How to make a dinosaur garden

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How to make a dinosaur garden

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If you love dinosaurs and who doesn’t, then you’re going to really dig making this garden. Here’s how:

Tools and materials




Potting mix

Range of plants

Terracotta bowl

Dinosaur Garden

1. Add potting mix

Fill the bowl with potting mix. Leave some room for your plants. Once you’ve put enough in, smooth it down. You’ll need to put on your gloves for this part of the project. Work outside and wear a mask too.

Dinosaur Garden

2. Dinosaur planting time

Next is the fun part – putting in your plants.  A good tip is to put in taller plants at the back of your garden. We planted a liriope, the dinosaurs will love this compact plant with its strappy leaves and pretty blue flowers. Remove it from the pot and gently tease out roots. Add a succulent to hang over the sides of your pot. Mondo grass is a small growing ground cover so put it towards the front. Add some baby’s tears and dichondra to cascade over the pot at the front of your garden. We chose these plants with different textures and forms to create a layered look, but you might select different ones.  Be sure to leave some space in the centre of the pot for your dinosaurs to play.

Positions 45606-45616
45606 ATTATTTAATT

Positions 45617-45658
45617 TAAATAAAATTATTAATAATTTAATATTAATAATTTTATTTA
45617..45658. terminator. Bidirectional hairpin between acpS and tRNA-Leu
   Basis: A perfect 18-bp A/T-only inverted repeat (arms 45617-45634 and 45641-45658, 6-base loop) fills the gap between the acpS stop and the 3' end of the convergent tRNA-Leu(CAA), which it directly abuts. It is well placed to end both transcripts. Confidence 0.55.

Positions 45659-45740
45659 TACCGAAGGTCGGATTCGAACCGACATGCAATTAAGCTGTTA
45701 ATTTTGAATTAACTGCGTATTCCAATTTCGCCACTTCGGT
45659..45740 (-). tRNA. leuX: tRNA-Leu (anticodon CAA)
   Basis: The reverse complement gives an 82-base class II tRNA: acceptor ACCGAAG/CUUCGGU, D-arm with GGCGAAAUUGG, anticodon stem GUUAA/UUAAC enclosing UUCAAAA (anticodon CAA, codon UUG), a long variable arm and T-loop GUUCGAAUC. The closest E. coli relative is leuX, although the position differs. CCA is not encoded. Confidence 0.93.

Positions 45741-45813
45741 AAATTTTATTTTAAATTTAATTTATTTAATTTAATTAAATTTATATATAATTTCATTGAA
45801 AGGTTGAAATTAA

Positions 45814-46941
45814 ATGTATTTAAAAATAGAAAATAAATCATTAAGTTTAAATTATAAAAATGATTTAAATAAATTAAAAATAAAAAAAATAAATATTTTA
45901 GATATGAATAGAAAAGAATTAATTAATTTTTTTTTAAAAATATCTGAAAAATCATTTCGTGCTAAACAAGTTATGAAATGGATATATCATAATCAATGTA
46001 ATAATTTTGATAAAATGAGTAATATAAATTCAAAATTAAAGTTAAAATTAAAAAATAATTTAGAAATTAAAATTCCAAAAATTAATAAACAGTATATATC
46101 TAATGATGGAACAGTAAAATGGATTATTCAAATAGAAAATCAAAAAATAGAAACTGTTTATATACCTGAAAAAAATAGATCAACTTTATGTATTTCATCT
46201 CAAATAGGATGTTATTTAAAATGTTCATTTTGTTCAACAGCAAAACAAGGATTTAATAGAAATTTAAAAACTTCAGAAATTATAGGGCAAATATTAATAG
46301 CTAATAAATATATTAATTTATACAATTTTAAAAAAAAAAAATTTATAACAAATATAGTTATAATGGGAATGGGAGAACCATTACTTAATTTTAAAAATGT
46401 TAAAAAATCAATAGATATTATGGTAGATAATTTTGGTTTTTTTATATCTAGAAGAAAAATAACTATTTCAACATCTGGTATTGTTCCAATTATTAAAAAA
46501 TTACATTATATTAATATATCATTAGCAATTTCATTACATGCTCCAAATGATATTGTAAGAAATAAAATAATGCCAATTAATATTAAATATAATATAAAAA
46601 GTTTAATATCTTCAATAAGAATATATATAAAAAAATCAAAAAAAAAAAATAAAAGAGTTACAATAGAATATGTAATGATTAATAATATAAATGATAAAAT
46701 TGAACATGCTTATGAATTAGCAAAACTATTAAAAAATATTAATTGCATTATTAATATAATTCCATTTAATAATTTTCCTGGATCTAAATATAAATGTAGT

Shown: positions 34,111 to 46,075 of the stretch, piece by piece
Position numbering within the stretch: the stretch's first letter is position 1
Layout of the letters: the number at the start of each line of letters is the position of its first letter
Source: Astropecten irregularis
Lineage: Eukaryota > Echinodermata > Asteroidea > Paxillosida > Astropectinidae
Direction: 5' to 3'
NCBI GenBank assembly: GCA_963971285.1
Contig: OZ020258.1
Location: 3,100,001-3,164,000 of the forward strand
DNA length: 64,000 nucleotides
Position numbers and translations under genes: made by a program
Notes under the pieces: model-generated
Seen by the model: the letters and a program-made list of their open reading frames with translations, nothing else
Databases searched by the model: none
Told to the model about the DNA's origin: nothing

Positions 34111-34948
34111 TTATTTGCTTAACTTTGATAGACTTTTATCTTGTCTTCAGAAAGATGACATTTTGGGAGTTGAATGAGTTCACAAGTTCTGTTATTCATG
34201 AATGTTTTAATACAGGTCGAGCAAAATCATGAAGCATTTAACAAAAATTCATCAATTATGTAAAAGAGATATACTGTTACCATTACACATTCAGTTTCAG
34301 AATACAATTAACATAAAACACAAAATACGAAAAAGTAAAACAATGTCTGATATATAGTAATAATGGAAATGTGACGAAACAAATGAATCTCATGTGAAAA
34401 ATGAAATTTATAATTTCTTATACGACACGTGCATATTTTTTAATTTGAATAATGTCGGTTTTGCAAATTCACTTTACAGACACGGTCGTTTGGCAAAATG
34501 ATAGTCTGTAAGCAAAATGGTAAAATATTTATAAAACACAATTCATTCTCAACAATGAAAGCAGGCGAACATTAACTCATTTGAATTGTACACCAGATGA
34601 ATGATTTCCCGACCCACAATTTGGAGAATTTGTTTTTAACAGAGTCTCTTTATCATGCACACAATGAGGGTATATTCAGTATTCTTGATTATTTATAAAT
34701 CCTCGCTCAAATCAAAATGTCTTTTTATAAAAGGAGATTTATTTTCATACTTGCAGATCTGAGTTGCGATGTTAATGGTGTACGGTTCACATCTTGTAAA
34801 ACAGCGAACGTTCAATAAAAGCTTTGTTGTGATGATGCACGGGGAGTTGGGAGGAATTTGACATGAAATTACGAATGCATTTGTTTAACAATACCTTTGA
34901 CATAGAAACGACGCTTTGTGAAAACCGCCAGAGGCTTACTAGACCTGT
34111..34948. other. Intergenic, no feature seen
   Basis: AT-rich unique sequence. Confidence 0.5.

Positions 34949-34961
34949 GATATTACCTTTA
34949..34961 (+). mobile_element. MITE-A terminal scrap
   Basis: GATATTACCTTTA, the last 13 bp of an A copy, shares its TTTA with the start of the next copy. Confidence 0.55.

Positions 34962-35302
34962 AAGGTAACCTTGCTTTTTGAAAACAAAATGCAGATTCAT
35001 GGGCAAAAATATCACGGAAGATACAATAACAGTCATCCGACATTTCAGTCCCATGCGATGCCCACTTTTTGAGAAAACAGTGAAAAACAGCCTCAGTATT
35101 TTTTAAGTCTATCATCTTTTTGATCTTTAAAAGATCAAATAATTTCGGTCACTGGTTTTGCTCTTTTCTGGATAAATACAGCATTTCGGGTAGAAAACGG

Dinosaur Garden

3. Add pebbles

Pour in some pebbles. Spread them evenly across your dinosaur garden. We used different colour. We placed some whiter pebbles near the middle. We added some blue pebbles to create what looks like a water feature.

Dinosaur Garden

4. Bring in the dinosaurs

Add your dinosaurs. They’ll love living in their new home for at least another thousand years.

Dinosaur Garden

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Health & Safety

Please make sure you use all equipment appropriately and safely when following the advice in these D.I.Y. videos. You need to be familiar with how to use equipment safely and follow the instructions that came with the equipment. If you are unsure, you may feel it is safest to consult an expert, such as the manufacturer or an expert Bunnings Team Member.

Grave health hazards are linked to asbestos, which may be in homes built up to 1990. Health hazards may result from exposure to lead-based paints in older materials and copper chromium arsenic (CCA) treated timber. For information on the dangers of asbestos, lead-based paint and CCA treated timber and tips for dealing with these materials contact your local council's Environmental Health Officer or visit our Health & Safety page. You can also use a simple test kit from Bunnings to indicate the presence of lead-based paint.
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